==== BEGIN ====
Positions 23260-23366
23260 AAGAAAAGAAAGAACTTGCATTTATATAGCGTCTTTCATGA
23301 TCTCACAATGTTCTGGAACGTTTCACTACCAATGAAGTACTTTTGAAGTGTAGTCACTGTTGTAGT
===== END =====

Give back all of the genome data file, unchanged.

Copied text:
Positions 23260-23366
23260 AAGAAAAGAAAGAACTTGCATTTATATAGCGTCTTTCATGA
23301 TCTCACAATGTTCTGGAACGTTTCACTACCAATGAAGTACTTTTGAAGTGTAGTCACTGTTGTAGT